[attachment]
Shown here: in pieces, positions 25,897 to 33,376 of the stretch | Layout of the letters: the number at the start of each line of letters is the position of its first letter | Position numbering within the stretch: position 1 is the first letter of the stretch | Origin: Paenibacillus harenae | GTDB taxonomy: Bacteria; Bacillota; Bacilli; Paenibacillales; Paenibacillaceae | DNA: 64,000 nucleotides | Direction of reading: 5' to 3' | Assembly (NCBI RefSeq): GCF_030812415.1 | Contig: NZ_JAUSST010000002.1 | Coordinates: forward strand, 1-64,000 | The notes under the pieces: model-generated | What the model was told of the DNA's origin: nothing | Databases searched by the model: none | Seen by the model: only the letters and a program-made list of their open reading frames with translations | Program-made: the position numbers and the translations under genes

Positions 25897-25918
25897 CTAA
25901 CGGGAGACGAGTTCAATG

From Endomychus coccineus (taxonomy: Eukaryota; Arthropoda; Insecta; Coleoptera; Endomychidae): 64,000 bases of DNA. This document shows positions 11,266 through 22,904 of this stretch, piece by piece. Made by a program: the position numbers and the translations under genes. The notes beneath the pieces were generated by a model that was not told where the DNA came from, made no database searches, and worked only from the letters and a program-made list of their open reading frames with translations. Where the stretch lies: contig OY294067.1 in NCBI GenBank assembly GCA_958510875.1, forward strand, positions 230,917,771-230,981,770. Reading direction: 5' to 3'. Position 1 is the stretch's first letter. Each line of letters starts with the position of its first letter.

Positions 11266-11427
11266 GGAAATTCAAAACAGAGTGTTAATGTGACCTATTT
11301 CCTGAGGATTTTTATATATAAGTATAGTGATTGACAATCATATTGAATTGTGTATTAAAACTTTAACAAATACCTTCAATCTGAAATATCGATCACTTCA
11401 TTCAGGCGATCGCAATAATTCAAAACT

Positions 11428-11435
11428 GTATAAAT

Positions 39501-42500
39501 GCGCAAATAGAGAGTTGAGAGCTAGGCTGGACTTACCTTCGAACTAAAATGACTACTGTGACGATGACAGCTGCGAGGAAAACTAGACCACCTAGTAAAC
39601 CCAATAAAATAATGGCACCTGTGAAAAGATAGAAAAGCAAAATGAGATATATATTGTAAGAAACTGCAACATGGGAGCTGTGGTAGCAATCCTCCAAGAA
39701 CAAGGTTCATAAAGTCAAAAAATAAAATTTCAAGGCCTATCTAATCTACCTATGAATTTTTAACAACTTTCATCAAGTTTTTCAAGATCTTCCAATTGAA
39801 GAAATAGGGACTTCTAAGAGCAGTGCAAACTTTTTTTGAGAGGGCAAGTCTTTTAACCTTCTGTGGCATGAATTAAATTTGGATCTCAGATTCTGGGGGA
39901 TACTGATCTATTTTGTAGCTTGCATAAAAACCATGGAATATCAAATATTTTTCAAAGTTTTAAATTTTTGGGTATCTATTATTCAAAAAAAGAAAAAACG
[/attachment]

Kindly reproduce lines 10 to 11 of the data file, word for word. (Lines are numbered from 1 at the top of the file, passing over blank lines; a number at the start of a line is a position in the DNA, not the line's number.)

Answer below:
Positions 11428-11435
11428 GTATAAAT